Forest landscape restoration: Why it matters and how to do it

01, October 2020
Trang Hoang
RECOFTC has produced an easy-to-use guide to forest landscape restoration to inform and support governments, civil society organisations and the private sector.

Across Southeast Asia, deforestation and forest degradation continue at an alarming rate. This is having major, and often irreversible, impacts on ecosystems and people. Marginalized groups such as low-income, ethnic minorities and women are particularly affected because they depend on the forest and natural resources for survival.

Deforestation and forest degradation also contribute to climate change, increasing the vulnerability of forest communities to extreme events. Addressing these challenges grows ever more urgent.

Various approaches and technical solutions can help to preserve forests and mitigate the impacts of forest loss. Among them is forest landscape restoration (FLR), which places the livelihoods of groups that depend on forests at the centre of restoration interventions. 

The idea is that when local communities can find a way to benefit more sustainably from forests, they will grow and protect forests over the long term. FLR has great potential to contribute to the fight against climate change and it offers many other social, economic and environmental benefits—but only if it is properly done. 

To help explain what FLR is, why it matters and how to do it, RECOFTC has created a guide for practitioners in Southeast Asia. The guide explains the fundamentals of FLR and serves as a starting point for future exploration and design of FLR initiatives.

Why forest landscape restoration?

FLR is particularly relevant in Southeast Asia, where the region's rich forests are under threat, rural poverty and inequality are entrenched, and land tenure and user rights are contested.

At the same time, there is huge potential for FLR to contribute to the development and environmental goals of Southeast Asian countries, including the United Nations Sustainable Development Goals and commitments under the Paris Agreement on climate change.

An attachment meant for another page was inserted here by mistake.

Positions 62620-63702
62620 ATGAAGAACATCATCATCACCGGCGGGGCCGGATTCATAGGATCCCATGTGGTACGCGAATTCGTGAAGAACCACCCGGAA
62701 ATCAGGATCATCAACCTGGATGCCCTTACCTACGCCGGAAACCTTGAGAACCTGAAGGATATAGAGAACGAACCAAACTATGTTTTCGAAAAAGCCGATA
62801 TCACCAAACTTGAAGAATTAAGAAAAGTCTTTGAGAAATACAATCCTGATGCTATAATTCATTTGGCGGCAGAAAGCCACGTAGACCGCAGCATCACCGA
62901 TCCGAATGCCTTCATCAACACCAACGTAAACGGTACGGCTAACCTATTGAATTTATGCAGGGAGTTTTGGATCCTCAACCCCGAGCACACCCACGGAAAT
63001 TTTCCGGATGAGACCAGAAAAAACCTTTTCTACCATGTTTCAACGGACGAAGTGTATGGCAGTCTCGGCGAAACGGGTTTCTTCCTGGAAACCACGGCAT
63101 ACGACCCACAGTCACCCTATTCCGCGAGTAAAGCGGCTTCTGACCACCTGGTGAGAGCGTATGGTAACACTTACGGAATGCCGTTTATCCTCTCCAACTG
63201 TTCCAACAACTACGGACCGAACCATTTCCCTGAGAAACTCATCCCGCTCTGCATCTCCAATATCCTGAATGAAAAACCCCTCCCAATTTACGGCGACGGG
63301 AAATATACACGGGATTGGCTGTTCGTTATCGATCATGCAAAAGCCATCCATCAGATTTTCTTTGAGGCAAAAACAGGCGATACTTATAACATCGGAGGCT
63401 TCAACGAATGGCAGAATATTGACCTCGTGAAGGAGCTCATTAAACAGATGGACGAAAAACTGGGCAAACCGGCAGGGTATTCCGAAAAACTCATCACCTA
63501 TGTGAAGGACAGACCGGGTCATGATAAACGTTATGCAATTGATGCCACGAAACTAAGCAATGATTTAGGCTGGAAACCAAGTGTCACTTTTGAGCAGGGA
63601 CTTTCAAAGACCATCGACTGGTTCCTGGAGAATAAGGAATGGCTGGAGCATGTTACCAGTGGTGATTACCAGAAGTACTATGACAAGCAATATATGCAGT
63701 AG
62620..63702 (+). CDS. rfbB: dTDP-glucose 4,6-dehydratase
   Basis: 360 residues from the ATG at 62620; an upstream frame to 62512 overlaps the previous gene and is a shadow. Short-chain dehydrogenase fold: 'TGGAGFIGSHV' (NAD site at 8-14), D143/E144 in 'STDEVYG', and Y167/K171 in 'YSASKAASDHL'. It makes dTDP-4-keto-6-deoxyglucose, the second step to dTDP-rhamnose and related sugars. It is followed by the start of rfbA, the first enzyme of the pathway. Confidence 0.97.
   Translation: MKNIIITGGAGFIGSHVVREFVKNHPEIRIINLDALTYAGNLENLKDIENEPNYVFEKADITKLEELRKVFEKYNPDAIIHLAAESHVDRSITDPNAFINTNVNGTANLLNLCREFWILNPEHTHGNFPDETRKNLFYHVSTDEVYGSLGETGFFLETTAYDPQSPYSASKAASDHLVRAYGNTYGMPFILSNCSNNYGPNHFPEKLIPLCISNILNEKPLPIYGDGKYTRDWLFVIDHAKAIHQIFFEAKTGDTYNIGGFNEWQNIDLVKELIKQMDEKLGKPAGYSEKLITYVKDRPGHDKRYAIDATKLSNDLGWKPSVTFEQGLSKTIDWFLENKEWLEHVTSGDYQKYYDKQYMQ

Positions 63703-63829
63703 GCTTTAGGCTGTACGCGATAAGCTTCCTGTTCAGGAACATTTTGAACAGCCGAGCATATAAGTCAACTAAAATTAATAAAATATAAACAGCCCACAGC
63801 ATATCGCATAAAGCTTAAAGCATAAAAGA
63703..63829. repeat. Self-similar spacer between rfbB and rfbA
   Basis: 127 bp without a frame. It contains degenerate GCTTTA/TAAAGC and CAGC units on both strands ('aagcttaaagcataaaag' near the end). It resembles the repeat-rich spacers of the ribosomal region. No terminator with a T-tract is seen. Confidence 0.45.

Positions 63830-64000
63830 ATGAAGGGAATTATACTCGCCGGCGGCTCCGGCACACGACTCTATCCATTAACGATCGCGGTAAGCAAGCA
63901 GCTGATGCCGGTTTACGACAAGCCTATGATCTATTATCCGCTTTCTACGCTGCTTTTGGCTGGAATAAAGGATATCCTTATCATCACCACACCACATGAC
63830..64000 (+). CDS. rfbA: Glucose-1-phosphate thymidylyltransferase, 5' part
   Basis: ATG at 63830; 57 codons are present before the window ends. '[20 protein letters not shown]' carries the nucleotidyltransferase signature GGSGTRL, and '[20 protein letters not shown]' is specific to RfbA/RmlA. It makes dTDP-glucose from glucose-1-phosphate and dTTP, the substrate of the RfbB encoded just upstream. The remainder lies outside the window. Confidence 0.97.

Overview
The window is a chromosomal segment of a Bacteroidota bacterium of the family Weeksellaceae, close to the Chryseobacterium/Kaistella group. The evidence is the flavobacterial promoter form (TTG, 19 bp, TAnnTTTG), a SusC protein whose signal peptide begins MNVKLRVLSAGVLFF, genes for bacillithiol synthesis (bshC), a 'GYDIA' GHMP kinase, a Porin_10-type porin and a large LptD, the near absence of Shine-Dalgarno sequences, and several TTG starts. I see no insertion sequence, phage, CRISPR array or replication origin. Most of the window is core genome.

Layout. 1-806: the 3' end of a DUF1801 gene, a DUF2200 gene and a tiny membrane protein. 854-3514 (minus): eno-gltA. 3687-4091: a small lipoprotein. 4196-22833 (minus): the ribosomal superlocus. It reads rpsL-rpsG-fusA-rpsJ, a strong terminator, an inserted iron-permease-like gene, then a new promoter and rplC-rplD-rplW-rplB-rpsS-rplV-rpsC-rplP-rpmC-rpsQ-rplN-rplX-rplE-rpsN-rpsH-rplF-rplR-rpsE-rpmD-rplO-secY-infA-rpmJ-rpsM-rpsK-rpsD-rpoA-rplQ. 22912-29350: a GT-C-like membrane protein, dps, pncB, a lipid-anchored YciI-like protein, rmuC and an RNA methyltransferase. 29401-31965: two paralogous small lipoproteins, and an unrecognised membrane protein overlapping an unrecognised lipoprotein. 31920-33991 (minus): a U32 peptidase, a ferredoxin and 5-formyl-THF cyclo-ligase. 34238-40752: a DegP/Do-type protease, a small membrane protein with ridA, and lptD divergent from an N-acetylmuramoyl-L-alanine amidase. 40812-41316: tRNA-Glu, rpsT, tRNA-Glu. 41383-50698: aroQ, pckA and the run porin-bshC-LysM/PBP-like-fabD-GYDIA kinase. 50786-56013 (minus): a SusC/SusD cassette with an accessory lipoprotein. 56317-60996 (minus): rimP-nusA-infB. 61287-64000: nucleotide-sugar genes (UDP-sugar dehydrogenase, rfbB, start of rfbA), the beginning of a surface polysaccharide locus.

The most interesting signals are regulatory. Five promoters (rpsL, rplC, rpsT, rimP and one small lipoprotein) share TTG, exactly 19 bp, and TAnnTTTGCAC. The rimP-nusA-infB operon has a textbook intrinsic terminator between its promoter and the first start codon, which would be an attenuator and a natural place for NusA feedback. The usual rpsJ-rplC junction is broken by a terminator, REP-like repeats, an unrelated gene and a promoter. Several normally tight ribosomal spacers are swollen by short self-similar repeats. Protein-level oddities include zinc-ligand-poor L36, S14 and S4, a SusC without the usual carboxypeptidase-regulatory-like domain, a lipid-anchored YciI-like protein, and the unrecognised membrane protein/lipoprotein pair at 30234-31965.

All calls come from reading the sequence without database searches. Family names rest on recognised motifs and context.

FLR involves far more than just planting trees. It aims to restore a healthy ecosystem and enhance human well-being across deforested or degraded  landscapes. It is about restoring whole landscapes to meet present and future needs and to offer multiple benefits and land uses over time. 

Communities, local government and civil society organizations meet in Kanchanaburi, Thailand to discuss the community forest. By involving all landscape stakeholders, FLR balances social, economic and environmental goals. Kanchanaburi, Thailand, June 2019.
Community members meet with representatives from local government and CSOs to discuss the community forest. By involving all landscape stakeholders, FLR balances social, economic and environmental goals. Kanchanaburi, Thailand, June 2019.

To do this, FLR involves local communities, governments, private sector, civil society and academia as landscape stakeholders. Together, they identify, consider and negotiate restoration options and land-use trade-offs transparently. By fostering the participation of many stakeholders, FLR balances social, economic and environmental goals and ensures that costs and benefits are equitably shared. In this way, FLR can deliver a wide range of benefits to stakeholders: income, carbon storage, wood, energy, food, biodiversity conservation and many more.

But taking such a holistic approach requires both new tools and new mindsets. Practitioners need to view and analyse issues through many lenses to implement interventions on the ground, and ensure that the impacts and changes are systematic and sustainable. Often, however, FLR has focused narrowly on technical aspects of restoration and overlooked social issues related to governance, tenure security, stakeholder participation and equity. 

RECOFTC’s new guide helps to bridge these gaps. It explores stakeholder mapping and engagement, gender sensitivity, benefit sharing, financing and other aspects of FLR. It includes information about other tools for learning and practicing FLR, as well as further reading. By unpacking the concept of FLR through simple questions and answers, the guide will help practitioners understand more, and encourage communities to adopt FLR approaches.

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Germany’s Federal Ministry for the Environment, Nature Conservation, and Nuclear Energy (BMU), which funds FLOURISH through the International Climate Initiative (IKI), supported the production of this publication.

RECOFTC's work is made possible with the continuous support of the Swiss Agency for Development and Cooperation (SDC) and the Swedish International Development Cooperation Agency (Sida).